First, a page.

Jacqueline Allain (New '15)A fourth-year student majoring in History with a double-minor in Sociology and Caribbean Studies, Jacqueline Allain is a recipient of the Gordon Cressy Leadership Award and the Department of History’s Barbara Frume Travel Scholarship. For three years running she co-organized the Caribbean Studies Diaspora Voices, New Directions conference and is the managing editor of The Future of History, the research journal of the U of T History Students’ Association. She has volunteered at the Centre for Women and Trans People at U of T and tutored with the U of T Medical School Saturday Program. Jacqueline has been an active member of Fossil-Free U of T, advocating for divestment by the University of its holdings in coal, oil and gas companies.

Congratulations on your Gordon Cressy Student Leadership Award. What does it mean to you to be recognized by your alma mater for your contribution to student life and the College as a whole?

I am very honoured to have been selected for the award. It always feels good to be recognized for your accomplishments.

Tell us more about the extra-curricular activities are you have been involved in.

While this isn’t an extra-curricular activity per se, as well as co-organizing the Caribbean Studies conference and volunteering, last year I was a recipient of the Department of History’s Barbara Frum Travel Scholarship. This, in addition to much-appreciated supplementary funding from Caribbean Studies and New College, allowed me to travel to Martinique to conduct archival research. In the archives I found a few documents which I used in the writing of a paper on legal debates about slave punishment and control. I plan to look for more documents other archives to enhance my argument, and maybe one day publish the paper. While I was in Martinique, I also attended the 46th annual conference of the Association of Caribbean Historians. It was an incredible trip and I’m grateful to New College and Caribbean Studies for helping make it possible.

You have done extensive work with the Caribbean Studies Program – tell us about that.

Diaspora Voices is the biggest Caribbean Studies project I’ve been involved in. This year’s lineup included presentations from students from U of T, York, Niagara University, University of the West Indies at Cave Hill, and McMaster on topics as diverse as marriage regulations in twentieth-century Guyana to skin-bleaching in Jamaica today. Each year we try to include an artistic performance of some sort, and this year we had steel-pan player Tommy Chrichlow perform for us. We ended the day with an incredible talk by Andrea Davis of York University.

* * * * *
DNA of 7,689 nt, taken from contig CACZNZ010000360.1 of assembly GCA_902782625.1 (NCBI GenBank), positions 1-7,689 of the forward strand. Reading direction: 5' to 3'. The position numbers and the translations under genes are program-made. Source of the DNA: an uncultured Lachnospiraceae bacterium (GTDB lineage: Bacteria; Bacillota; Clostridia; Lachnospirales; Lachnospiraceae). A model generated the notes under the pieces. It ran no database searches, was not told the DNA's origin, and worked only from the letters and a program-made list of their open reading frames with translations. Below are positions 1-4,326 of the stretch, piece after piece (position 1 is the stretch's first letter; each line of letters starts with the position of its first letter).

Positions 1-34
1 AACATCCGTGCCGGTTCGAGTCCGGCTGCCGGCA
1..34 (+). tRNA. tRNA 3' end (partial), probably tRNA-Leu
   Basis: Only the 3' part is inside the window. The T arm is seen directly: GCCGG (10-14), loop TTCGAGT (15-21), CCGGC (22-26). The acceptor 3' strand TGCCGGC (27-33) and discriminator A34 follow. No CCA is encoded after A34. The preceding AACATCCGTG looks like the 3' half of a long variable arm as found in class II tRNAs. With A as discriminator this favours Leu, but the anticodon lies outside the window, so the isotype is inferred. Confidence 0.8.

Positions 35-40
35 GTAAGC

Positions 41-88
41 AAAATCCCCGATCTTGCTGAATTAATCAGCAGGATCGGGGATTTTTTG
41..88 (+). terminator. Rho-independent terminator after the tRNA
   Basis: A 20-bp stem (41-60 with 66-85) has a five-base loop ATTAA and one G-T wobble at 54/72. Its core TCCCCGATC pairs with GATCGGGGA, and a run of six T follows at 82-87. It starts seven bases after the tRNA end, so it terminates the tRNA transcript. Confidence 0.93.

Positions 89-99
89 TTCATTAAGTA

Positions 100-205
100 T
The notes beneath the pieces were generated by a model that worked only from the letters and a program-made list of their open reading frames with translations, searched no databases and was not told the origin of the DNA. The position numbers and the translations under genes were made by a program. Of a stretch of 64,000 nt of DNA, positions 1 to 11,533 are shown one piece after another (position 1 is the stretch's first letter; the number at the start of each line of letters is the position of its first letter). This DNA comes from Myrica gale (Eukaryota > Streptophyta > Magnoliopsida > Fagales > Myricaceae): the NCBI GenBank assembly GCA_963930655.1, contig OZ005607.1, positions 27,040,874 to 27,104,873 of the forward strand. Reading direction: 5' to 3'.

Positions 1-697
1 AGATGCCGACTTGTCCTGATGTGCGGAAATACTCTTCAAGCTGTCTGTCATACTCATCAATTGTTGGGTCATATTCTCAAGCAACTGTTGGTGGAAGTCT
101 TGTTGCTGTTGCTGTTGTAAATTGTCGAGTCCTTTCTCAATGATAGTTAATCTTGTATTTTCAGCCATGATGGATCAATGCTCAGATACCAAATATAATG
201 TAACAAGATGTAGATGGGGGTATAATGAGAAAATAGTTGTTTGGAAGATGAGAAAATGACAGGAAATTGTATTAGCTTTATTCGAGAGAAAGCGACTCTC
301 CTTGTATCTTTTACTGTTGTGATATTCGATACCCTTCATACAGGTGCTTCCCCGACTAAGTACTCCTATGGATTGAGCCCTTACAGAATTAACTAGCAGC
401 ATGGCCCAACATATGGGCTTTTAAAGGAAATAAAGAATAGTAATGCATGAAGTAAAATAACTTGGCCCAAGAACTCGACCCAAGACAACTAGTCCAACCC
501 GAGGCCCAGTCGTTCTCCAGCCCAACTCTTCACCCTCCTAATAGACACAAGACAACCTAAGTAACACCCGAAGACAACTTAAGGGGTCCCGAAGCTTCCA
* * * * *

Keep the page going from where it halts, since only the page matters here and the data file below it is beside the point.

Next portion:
What is the Divestment Campaign you have been involved with?

I am involved in a student group called Fossil-Free UofT that is working on a campaign to get the University of Toronto to sell off its direct stock holdings in the world’s 200 fossil fuel companies with the largest reserves of coal, oil, and gas within the next five years. This decision is going to be made by a Governing Council ad hoc committee formed specifically for this purpose. In the meantime, we’re working on educating the U of T community about divestment and rallying campus support.*

One thing I really like about being a part of Fossil-Free UofT is that we see climate change as not just an environmental issue, but as an environmental justice issue. Issues of class, race, indigeneity, gender, and equity feature very strongly in our analysis. Our end goal isn’t just divestment, or even an end to human-induced climate change—it’s the building of a more just world, one in which people, not corporations, have control over land and resources, and where people have access to healthy food and a clean, safe environment.

Since we’re on the subject, I should mention that Fossil-Free UofT is always looking for new members, including alumni members. Whether you’re a scientist researching climate change, an environmental lawyer, or just a concerned global citizen, we want you to get involved. Fall 2015 is going to be a really busy season for the campaign. If you’re interested, email Vice-President Ariel Martz-Oberlander at a.martzoberlander@gmail.com.

We are very proud of you and all that you have accomplished during your time at the College. Tell us about your future plans.

My biggest plan for the future is to go to graduate school and get a doctorate in history with a focus the Caribbean. I will be applying to programs in the fall of 2015 and hopefully attending the following year. My research interests focus on gender, slavery, and law in the Anglophone and Francophone Caribbean. In the meantime, I need to get a full-time job and start saving some money!

What will be your most treasured memories from your time at New College?

I have made many happy memories at New College. In particular, I’ll miss the many excellent Caribbean Studies courses I’ve taken here.

Any final thoughts?

I’d like to end by thanking my professors. I’ve had the pleasure of learning from and getting to know some truly amazing educators here at U of T, and particularly at New College, and I mean it when I say that I will be grateful to them for the rest of my life.

 

*Update: In June 2015, the University announced an invitation for members of its community to make submissions to an advisory committee studying “a recent call” for divestment from fossil fuel companies.